Israel Owns And Runs Australian Politics Too

By JOHN LYONS
The Australian

FOREIGN Minister Kevin Rudd has arrived in Israel with a blunt message: allow international inspectors into your nuclear facility. He has also called on Israel to stop building in Jewish settlements in both the West Bank and East Jerusalem.

In an interview with The Australian before he arrived in Israel last night, Mr Rudd staked out strong positions on both issues. While many countries are calling on Israel to halt settlement growth, it is Mr Rudd’s strong stance on Israel’s nuclear facility that is bound to be most controversial in Israel.

Israel refuses to confirm that it even has nuclear weapons, but foreign intelligence analysts familiar with the program believe Israel has just over 200 nuclear warheads at its facility in Dimona in southern Israel. Israeli officials have confirmed to The Australian that Israel has nuclear weapons but will not place a figure on them.

Mr Rudd told The Australian: “Our view has been consistent for a long period of time, and that is that all states in the region should adhere to the NPT, and that includes Israel.”

But it is what he added next by referring to International Atomic Energy Agency inspectors that has caught Israeli officials by surprise: “And therefore their nuclear facility should be subject to IAEA inspection.”

He was speaking before reports that a WikiLeaks cable suggested Australia, along with the US, could be drawn into a nuclear war in the Middle East if Israel were to attack Iran in an attempt to disable its nuclear program.

Israeli officials were not surprised by Mr Rudd’s call for Israel to sign the NPT but were taken aback by his call for IAEA inspections. One high-ranking Israeli official said: “I don’t remember any Australian minister saying (Israel’s) facilities should be put under inspection.”

Another Israeli official, who spoke on the condition he not be named, said: “It is very surprising; first of all, as we are not signatories to the NPT we are not bound by its obligations; and, secondly, the NPT has proven to be ineffective. Its signatories include Iran, Syria, Libya and Iraq, which should speak for itself.

“Unlike Iran, we haven’t cheated on any of our obligations.”

Mr Rudd said that, given the security challenges Israel has faced from the 1950s to the second intifada, Australia could understand why Israel had become increasingly anxious about its security needs, particularly given the challenges from Iran.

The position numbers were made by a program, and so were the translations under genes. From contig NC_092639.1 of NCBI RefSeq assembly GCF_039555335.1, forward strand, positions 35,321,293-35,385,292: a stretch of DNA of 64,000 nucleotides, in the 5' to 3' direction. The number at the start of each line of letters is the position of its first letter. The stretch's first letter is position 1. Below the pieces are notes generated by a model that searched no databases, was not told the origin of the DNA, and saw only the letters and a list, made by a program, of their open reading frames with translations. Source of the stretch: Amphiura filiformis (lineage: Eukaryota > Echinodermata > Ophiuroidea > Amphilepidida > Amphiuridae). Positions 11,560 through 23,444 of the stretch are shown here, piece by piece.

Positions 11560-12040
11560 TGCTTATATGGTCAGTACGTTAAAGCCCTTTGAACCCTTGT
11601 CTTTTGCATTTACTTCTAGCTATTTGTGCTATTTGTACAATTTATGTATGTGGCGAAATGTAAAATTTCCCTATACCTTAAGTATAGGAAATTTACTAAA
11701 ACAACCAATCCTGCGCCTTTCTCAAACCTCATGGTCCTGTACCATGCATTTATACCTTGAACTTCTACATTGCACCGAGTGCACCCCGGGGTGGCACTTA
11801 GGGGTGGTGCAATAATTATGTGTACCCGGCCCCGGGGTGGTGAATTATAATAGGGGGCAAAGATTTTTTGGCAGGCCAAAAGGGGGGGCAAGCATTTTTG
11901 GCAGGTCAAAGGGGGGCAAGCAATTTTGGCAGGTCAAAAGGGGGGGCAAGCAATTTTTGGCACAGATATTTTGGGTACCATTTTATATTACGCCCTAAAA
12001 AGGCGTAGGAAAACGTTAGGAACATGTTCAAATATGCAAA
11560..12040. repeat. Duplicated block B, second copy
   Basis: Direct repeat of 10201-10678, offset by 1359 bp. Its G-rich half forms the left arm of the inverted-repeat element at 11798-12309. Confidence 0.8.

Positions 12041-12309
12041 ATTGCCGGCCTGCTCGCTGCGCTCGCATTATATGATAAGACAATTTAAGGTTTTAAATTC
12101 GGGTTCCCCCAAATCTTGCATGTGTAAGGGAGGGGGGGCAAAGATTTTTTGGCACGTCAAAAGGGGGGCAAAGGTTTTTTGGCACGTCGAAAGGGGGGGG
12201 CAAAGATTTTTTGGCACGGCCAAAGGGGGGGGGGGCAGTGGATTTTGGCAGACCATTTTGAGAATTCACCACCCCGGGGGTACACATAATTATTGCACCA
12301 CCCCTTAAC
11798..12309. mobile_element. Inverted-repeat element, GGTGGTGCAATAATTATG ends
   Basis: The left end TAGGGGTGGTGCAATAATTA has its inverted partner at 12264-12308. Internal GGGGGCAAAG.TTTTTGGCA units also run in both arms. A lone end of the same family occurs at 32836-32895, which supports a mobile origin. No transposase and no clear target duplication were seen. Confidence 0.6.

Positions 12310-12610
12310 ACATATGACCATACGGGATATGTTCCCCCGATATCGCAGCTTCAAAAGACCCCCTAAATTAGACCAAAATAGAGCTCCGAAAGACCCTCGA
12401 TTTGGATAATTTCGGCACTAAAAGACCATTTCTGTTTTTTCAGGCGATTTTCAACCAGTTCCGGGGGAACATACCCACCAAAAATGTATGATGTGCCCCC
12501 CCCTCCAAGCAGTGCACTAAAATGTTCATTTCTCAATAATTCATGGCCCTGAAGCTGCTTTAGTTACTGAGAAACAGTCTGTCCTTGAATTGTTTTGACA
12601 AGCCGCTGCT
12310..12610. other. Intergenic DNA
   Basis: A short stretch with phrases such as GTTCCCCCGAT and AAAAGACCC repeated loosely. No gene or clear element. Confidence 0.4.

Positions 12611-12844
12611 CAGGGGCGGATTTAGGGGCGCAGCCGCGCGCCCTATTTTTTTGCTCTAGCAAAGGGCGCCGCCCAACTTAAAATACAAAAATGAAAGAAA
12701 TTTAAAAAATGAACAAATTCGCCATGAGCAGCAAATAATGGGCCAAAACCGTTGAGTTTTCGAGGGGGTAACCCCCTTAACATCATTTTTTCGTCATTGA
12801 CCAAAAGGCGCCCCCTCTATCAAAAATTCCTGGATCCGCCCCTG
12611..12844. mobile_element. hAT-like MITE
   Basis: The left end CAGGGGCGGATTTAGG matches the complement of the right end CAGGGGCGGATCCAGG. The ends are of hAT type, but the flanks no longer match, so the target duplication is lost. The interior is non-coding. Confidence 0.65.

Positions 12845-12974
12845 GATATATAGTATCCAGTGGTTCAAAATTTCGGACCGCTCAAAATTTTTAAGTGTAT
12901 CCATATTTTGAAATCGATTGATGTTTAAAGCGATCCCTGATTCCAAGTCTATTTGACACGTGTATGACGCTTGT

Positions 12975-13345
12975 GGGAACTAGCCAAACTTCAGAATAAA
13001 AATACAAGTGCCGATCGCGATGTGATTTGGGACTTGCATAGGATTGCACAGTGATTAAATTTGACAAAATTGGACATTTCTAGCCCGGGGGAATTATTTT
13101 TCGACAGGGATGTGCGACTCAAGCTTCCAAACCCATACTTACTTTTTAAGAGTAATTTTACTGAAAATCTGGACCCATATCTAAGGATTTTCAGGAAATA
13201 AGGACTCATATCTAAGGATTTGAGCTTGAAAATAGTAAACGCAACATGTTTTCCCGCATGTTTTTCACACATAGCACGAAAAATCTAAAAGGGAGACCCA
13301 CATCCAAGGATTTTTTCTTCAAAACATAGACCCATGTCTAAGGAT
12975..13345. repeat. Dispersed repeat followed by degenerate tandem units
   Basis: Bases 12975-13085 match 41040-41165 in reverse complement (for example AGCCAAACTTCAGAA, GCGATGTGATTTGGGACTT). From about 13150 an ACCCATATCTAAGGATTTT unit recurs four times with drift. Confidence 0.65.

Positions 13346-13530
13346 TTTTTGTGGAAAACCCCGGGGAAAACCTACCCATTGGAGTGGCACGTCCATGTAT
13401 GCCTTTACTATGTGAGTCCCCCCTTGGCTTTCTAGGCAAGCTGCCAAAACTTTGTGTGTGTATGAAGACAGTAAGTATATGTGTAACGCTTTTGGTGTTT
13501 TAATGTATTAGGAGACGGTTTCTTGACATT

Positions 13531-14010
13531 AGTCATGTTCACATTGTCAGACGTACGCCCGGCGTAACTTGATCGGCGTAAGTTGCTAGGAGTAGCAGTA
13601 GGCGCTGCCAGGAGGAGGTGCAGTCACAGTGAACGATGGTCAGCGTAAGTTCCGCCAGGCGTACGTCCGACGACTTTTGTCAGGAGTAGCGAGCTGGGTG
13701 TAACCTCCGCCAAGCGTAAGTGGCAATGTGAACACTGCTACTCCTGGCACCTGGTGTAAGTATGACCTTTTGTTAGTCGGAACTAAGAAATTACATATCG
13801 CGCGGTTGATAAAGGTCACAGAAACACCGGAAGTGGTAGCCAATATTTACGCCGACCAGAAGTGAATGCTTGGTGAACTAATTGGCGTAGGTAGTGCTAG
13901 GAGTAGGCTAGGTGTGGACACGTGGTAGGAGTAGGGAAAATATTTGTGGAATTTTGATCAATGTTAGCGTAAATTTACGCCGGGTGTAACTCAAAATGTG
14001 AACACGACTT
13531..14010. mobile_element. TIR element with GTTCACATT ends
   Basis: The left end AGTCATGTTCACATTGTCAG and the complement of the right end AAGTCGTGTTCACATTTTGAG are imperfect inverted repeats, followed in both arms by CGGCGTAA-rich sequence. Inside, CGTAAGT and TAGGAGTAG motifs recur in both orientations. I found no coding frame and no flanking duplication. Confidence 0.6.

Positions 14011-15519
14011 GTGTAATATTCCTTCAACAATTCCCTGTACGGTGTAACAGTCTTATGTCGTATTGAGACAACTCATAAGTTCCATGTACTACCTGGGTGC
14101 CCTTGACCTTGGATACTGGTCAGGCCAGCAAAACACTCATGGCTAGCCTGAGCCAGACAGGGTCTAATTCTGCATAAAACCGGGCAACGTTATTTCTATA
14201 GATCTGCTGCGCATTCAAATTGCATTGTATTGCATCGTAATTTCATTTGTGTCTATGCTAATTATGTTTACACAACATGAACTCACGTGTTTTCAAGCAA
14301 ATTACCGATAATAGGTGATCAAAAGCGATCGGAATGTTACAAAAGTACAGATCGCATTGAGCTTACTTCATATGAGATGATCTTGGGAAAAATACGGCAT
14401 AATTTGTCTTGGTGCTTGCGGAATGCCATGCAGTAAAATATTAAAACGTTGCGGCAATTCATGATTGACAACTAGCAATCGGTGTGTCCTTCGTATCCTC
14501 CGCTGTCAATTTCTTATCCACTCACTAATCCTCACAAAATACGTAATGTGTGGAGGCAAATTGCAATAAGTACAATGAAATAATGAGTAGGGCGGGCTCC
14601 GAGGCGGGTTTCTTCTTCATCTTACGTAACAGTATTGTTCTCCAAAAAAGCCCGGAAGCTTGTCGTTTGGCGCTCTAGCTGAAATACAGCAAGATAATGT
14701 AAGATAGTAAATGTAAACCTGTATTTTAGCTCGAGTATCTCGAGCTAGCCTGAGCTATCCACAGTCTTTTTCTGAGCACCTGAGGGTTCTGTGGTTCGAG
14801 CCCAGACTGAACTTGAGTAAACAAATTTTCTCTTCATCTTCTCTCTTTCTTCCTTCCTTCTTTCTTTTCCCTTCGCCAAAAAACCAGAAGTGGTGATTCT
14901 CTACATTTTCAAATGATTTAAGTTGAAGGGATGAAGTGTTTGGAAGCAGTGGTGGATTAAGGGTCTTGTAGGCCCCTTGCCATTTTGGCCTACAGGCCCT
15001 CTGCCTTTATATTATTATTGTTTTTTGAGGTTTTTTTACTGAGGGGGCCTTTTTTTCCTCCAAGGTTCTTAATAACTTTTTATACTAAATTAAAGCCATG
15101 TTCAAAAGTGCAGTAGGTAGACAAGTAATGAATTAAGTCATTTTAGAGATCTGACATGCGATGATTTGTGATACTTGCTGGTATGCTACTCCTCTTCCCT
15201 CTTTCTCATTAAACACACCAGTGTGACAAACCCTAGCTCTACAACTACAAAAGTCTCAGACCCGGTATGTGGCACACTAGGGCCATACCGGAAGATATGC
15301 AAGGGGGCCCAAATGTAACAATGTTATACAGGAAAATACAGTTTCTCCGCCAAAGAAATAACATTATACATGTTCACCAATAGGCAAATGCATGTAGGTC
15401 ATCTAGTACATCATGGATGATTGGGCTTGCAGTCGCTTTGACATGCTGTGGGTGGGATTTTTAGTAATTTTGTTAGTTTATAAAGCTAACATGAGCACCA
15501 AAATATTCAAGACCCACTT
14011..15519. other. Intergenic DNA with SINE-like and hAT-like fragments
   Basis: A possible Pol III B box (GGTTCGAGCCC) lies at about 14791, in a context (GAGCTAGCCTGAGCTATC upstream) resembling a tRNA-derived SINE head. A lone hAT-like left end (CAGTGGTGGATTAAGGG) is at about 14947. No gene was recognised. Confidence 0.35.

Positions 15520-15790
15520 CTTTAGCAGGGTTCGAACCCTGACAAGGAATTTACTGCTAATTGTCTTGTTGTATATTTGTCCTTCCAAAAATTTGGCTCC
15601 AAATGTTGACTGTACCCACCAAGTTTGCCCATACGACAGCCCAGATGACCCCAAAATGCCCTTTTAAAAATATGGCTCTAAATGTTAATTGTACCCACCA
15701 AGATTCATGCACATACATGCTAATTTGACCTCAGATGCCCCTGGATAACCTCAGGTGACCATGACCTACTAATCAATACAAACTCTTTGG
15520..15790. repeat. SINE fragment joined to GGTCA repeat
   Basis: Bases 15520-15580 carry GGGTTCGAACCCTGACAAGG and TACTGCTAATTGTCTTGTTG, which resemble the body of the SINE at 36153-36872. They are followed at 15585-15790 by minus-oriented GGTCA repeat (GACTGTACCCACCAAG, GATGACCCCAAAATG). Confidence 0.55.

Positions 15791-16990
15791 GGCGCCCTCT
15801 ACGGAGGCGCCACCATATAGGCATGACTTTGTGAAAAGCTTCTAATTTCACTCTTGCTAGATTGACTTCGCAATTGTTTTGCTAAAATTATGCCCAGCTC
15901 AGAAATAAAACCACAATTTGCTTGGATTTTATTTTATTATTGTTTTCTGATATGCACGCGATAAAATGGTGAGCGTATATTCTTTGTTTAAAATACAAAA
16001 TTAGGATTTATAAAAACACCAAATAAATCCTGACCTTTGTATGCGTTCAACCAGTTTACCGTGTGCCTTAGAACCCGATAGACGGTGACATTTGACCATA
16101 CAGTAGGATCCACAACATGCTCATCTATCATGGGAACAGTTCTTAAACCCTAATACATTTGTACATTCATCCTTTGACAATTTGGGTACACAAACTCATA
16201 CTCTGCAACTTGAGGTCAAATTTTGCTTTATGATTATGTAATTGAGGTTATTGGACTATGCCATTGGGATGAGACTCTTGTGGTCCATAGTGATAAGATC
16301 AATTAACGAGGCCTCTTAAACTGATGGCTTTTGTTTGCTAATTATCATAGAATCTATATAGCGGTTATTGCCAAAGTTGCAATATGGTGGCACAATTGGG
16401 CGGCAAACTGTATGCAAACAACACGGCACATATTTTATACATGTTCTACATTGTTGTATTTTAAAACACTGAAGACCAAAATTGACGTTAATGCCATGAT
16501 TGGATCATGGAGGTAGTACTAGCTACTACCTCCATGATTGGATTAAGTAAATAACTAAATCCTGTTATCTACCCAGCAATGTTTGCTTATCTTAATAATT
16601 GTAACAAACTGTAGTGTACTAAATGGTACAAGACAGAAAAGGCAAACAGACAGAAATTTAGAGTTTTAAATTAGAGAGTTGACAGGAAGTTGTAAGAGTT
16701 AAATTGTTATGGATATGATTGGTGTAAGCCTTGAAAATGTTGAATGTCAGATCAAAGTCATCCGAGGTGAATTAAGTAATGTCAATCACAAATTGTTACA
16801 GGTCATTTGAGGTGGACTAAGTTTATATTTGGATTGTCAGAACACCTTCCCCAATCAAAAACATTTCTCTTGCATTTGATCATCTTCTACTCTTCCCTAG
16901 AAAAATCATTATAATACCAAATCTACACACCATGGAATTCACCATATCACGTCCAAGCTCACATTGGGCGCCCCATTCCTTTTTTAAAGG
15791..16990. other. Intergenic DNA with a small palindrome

He said the second part of Australia’s policy on nuclear weapons in the Middle East, as it involved Iran, was equally clear. “That as signatories to the Non-Proliferation Treaty already, to wit Iran have to give effect to their obligations, and they are not. They are in flagrant violation, a point I reiterated in discussions only a few days ago with the Iranian Foreign Minister.”

On settlements, which have been at the centre of the collapse of direct peace talks between Israelis and Palestinians, Mr Rudd said: “The position of the Australian government has long been clear. We do not support new settlement construction and the reason is that it undermines the prospects of the successful prosecution of peace negotiations.”

Mr Rudd said the Australian government fully understood Israel’s security concerns from Gaza, but that settlements were “a different matter”.

He expressed concern after comments by Palestinian Authority leader Mahmoud Abbas, also known as Abu Mazen, that if the peace talks achieved nothing he might dissolve the Palestinian Authority and hand over day-to-day running of the West Bank to Israel. “There is a second reality also, which is what security challenges Israel would face if the peace process entirely collapses, if the Palestinian Authority totally disengages or if Abu Mazen were to give effect to what he publicly implied in his recent statements about folding the authority, or if the moderate Arab states would begin to adopt a different posture against a protracted and non-successful peace negotiating process.”

Mr Rudd warned that there may be serious consequences if the peace process collapsed.

“All of us, if we are any students of the history of the last decade or so, have a grasp of what can go wrong, and what can go wrong big time if the Palestinian people don’t have a stake in a negotiated outcome,” he said.

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